F, Czech Republic. 155 games, 145 (66+79) points
Not everyone believed when the newly-formed KHL claimed it would be able to attract top-class stars to come across the Atlantic from North America. But Jaromir Jagr did. The Czech legend had tasted Russian hockey before during the 2004/05 lock-out and his experience with Avangard in the Russian Superleague encouraged him to come back to sample life in the KHL. As one of the marquee signings back in 2008, he became one of the faces of the new-look championship, captaining the ‘international’ team in the All-Star Game and leading Avangard for three seasons. Jagr proved that playing in the KHL was no bar to international ambitions, playing in three World Championships and the Vancouver Olympics. Incredibly, he did all this – and scored 145 points in the process – despite arriving as a 36-year-old! Those who doubted that he still had the legs to play at the highest level were proved emphatically wrong: after leaving Omsk, Jagr returned to the NHL and was still active last season, helping his home-town club in Kladno to win promotion at the age of 47.
G, Finland. 173 games, save percentage 92.3, GAA 2.01
If Jagr’s arrival proved that the KHL could attract established players, the following season saw Avangard produce a signing that highlighted how the league could attract players with great potential and offer an alternative route to the top away from the North American circuit. Goalie Karri Ramo was highly-rated in his native Finland and, after he joined Tampa Bay in 2006, he spent three seasons battling to secure a starting role in the NHL. That didn’t quite work out, with Ramo on the bubble during his time in Florida, so the Finn opted to progress his career in Russia. That led to a long and distinguished association with Avangard. An All-Star in his first two seasons, Ramo then backstopped the team all the way to the Gagarin Cup Final – three shut-outs in the playoffs played a big role in getting Omsk so close to the cup, but Dynamo’s Alexander Yeryomenko froze out the Hawks in the final. Ramo spent one more seasons with Avangard before returning to the NHL and the Calgary Flames, where he made 111 appearances across three seasons. Injuries slowed his progress and saw him return to Finland to play for Jokerit – and post some impressive post-season stats in 2017/18 – before he rejoined Avangard ahead of last season. Unfortunately, more injury problems kept him out of action as Bob Hartley’s team again reached the Gagarin Cup final but, at the age of 32, he could yet play a big role if he can shake off the on-going effects of his knee problem.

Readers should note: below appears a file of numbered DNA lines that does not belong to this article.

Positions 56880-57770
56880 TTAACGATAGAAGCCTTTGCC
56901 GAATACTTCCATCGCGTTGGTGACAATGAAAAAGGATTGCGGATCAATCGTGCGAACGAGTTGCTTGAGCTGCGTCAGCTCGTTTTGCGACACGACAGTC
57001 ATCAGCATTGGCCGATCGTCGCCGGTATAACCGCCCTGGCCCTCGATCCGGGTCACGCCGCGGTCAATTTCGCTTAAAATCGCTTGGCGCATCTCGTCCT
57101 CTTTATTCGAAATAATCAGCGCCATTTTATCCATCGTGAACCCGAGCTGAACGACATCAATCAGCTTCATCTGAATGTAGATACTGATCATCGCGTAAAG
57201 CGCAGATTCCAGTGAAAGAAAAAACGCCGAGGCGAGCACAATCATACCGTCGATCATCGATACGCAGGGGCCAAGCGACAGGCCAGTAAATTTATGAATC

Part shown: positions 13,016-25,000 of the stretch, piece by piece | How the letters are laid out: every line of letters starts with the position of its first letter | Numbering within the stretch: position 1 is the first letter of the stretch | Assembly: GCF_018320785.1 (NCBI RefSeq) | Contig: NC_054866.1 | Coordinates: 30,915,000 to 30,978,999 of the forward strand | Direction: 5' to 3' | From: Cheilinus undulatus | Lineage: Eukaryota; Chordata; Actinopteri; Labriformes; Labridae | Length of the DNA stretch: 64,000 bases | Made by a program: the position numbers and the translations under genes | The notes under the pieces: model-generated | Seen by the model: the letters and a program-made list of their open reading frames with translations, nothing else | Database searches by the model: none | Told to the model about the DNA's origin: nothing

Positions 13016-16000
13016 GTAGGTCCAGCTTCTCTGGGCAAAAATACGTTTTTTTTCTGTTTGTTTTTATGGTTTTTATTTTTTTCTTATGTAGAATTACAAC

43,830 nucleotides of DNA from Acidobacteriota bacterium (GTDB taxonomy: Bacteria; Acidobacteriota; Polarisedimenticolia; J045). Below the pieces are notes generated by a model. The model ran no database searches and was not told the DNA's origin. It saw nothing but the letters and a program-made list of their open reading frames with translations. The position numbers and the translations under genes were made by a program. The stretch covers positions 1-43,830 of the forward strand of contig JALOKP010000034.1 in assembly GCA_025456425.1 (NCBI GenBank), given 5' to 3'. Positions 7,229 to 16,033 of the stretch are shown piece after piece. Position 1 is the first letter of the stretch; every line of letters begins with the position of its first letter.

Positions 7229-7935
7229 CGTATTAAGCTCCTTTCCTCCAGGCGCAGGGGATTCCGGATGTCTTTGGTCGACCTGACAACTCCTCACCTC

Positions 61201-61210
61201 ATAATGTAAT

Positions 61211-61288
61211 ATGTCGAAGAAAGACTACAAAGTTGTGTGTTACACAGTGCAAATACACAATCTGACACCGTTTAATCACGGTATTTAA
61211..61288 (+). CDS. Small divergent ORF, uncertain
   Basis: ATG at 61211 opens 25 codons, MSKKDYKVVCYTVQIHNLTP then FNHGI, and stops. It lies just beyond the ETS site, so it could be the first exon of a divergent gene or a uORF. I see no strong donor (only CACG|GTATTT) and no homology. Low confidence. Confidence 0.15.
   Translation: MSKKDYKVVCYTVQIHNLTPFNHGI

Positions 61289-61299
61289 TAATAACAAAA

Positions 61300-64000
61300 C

D, Sweden. 129 games, 51 (10+41) points